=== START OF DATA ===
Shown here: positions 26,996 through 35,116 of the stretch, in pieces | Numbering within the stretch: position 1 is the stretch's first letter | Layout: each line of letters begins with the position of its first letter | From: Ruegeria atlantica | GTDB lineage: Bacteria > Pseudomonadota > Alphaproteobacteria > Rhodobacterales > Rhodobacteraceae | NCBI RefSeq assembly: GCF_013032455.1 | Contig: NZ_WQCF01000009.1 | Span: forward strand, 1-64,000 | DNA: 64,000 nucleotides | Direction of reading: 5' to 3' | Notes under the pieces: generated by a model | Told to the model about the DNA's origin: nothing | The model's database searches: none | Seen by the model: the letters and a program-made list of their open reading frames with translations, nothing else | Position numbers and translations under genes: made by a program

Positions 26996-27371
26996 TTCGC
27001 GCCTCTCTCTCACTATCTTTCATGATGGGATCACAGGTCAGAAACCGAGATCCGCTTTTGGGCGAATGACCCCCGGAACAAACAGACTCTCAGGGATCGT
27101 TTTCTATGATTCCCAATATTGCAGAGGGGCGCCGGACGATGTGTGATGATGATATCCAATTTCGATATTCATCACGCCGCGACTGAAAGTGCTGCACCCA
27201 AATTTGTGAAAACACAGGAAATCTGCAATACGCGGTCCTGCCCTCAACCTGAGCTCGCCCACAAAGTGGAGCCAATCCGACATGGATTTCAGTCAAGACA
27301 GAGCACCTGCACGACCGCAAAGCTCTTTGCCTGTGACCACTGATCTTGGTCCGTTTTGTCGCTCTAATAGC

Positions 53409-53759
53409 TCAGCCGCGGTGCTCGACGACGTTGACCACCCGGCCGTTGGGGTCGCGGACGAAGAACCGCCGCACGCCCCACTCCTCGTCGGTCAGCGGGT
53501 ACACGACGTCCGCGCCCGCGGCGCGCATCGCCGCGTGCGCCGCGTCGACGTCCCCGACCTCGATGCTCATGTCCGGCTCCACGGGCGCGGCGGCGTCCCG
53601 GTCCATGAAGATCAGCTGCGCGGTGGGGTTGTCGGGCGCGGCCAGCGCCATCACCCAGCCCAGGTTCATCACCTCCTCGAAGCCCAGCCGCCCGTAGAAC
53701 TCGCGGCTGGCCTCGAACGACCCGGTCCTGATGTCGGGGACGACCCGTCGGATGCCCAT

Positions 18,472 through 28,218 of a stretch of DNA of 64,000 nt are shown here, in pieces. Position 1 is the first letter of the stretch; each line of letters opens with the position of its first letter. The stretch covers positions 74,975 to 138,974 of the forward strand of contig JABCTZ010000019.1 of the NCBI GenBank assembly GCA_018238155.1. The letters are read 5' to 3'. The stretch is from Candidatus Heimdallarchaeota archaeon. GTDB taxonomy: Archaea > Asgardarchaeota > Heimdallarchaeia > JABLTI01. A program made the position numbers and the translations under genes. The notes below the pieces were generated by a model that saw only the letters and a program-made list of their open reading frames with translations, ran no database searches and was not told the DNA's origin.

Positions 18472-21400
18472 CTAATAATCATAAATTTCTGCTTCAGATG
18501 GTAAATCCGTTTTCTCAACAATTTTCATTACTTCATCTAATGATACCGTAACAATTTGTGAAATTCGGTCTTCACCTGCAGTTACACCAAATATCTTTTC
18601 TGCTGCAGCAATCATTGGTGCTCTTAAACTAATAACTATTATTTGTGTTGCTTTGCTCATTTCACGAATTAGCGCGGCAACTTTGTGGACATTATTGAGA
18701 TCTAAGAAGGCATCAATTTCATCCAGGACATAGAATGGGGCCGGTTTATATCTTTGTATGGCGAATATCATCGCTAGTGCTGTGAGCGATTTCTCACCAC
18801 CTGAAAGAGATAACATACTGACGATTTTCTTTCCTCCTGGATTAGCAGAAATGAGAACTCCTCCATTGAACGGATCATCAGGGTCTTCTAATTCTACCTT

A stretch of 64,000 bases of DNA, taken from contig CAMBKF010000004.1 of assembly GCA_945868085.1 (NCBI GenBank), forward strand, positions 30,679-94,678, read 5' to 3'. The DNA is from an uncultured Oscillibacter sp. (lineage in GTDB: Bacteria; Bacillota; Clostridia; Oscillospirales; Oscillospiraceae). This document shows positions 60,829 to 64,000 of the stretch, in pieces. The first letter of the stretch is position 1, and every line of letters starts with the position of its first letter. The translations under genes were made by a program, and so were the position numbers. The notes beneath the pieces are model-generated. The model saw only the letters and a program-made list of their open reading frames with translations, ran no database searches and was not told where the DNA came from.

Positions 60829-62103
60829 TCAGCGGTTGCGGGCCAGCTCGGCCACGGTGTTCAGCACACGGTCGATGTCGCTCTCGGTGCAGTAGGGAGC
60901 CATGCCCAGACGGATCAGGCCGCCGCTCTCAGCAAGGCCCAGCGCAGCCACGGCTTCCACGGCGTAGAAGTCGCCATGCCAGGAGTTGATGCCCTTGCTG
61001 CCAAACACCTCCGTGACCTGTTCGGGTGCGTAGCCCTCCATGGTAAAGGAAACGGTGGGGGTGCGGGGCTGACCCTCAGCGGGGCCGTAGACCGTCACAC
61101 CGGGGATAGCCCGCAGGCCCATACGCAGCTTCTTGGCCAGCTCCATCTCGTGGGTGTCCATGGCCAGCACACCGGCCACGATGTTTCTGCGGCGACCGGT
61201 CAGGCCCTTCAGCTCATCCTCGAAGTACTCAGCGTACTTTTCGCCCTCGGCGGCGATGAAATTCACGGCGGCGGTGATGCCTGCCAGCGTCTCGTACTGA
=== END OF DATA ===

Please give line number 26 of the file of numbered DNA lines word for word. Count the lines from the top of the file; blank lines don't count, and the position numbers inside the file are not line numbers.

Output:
61201 CAGGCCCTTCAGCTCATCCTCGAAGTACTCAGCGTACTTTTCGCCCTCGGCGGCGATGAAATTCACGGCGGCGGTGATGCCTGCCAGCGTCTCGTACTGA